India, U.S. mull unfinished business as Trump tenure winds down


Despite progress in defence ties, deals in trade, sanctions, nuclear energy hang fire

With exactly a month left in U.S. President Donald Trump’s tenure, U.S. Ambassador to India Kenneth Juster begun a series of calls on Defence Minister Rajnath Singh and Petroleum, Natural Gas minister Dharmendra Pradhan and NITI Aayog chief Amitabh Kant, as well as “farewell discussions” with U.S.-India business chambers USIBC and USISPF.

Also read: A new direction for India-U.S. ties

The calls highlighted the achievements of the India-U.S. partnership in the last four years. While these include great strides in diplomatic, defence, commercial, energy and health areas, talks on waivers for possible sanctions, trade negotiations, and nuclear deals, are in the category of “unfinished business” between the the two countries.

No free pass

In a briefing this week, a U.S. official made it clear that despite hopes being raised in 2018 by the U.S. Congress’s amendment to the Countering America’s Adversaries Through Sanctions Act (CAATSA), that allowed the U.S. President to waive sanctions on India’s purchase of the S-400 missile systems from Russia, Mr. Trump has not made the decision to give India a pass.

Speaking about sanctions against Turkey for its purchase of the S-400, the official said this should be seen as a warning to others hoping to acquire the system.

Also read: Ties with U.S. have strong bipartisan support: India

“We would caution other U.S. partners against making major purchases of Russian defence equipment in the future that would also put them at risk of sanctions,” R. Clarke Cooper, U.S. State department assistant secretary for political-military affairs told journalists in Washington, adding that the sanctions could be actualised at any point and there is no “blanket waiver” possible.

“I know some states have thought or sought that either Congress or the Executive Branch would apply a waiver on sanctions, and I just would offer that is definitely not the case,” said Mr. Cooper, who had earlier called India’s consideration of the Russian S-400 and Sukhoi S-35 fighter jets as “problematic” as they would risk interoperability of India-U.S. defence systems.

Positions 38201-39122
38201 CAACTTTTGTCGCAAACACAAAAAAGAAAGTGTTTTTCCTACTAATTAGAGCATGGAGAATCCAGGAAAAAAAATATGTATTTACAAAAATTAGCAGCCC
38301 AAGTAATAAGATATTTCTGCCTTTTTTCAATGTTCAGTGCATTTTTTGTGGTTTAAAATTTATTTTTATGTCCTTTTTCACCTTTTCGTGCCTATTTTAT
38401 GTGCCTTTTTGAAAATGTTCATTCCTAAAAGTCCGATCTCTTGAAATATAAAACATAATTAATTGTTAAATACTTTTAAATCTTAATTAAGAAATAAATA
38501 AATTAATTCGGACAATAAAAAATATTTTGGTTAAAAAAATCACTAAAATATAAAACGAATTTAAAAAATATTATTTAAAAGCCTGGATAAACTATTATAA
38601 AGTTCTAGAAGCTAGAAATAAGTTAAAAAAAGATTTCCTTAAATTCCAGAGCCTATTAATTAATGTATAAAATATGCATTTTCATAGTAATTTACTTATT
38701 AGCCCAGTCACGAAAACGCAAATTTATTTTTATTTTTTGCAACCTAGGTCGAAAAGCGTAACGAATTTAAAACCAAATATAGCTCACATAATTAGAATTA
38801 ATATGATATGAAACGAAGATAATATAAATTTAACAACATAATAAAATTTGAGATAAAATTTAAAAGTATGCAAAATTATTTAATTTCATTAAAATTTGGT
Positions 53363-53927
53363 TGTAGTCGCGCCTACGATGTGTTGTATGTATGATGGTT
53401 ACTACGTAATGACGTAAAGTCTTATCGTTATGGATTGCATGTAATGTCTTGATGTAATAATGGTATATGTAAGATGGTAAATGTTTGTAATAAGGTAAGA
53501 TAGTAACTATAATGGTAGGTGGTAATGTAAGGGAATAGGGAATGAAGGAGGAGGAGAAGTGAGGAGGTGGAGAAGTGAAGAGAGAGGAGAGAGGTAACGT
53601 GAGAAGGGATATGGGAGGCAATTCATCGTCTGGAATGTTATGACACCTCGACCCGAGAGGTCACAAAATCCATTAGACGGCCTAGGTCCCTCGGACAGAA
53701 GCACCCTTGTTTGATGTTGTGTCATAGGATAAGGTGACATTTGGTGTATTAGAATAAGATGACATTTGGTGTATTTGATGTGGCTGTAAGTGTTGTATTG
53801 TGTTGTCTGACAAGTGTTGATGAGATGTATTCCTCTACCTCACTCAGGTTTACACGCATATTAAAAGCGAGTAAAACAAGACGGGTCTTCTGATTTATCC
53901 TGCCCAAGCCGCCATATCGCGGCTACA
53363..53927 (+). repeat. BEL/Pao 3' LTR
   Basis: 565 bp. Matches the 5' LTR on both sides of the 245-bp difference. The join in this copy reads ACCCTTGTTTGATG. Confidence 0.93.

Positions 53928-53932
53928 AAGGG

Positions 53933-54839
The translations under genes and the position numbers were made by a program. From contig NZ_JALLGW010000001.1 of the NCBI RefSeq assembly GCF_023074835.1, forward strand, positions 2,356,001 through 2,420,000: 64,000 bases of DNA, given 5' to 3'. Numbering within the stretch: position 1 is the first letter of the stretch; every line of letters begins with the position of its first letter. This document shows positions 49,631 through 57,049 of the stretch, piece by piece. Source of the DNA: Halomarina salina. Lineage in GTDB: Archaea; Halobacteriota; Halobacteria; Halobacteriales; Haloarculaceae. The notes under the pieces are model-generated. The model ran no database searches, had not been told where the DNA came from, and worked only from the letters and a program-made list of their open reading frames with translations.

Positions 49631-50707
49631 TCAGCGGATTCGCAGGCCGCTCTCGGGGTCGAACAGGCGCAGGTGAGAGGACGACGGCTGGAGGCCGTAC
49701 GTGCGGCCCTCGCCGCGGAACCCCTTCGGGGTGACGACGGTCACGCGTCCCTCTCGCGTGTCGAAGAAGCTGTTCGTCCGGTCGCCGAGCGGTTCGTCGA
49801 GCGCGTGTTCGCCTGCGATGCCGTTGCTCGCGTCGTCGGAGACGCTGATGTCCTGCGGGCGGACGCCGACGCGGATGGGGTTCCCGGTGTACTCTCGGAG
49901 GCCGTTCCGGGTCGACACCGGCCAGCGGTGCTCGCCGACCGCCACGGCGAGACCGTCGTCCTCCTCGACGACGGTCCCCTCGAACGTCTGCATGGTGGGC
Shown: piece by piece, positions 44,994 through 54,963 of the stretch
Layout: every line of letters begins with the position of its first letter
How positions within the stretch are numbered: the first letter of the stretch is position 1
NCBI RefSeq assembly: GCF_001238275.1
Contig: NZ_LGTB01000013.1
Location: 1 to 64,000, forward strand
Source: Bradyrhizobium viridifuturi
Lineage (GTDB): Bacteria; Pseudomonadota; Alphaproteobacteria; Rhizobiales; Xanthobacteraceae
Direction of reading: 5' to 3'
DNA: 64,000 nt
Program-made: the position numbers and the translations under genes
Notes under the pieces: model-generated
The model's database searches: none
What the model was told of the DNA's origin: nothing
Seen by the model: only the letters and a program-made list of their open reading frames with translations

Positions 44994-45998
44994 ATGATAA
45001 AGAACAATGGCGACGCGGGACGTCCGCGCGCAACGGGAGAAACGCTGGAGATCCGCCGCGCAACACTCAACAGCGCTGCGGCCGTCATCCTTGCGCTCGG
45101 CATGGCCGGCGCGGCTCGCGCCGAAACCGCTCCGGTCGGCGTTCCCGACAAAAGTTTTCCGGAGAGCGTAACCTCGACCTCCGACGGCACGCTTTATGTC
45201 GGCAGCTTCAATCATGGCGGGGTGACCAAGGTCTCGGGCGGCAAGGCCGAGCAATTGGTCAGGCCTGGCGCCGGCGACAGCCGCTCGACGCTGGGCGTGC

Also read: The India-U.S. defence partnership is deepening

However, when asked about the latest U.S. comments, Indian government officials dismissed concerns.

“There will no issues in interoperability of the U.S. and Russian systems as they will be plugged into the Indian grid. There are filters for that,” a defence official told The Hindu.

“The S-400 is a high technology platform and is a priority procurement and the U.S. understands that,” said another official.

Given that the Democrats had pushed for the CAATSA law, however, the government will have to take its chances with President-elect Biden in office providing the waiver once India takes delivery of the S-400 systems in 2021.

Curbs on trade

Trade negotiations are another area where New Delhi hopes the Biden administration will pick up where it believes the Trump administration failed to deliver, particularly its failure to reverse the decision to revoke India’s Generalised System of Preferences (GSP) since June 2019 due to differences in the areas of medical devices, dairy and IT products.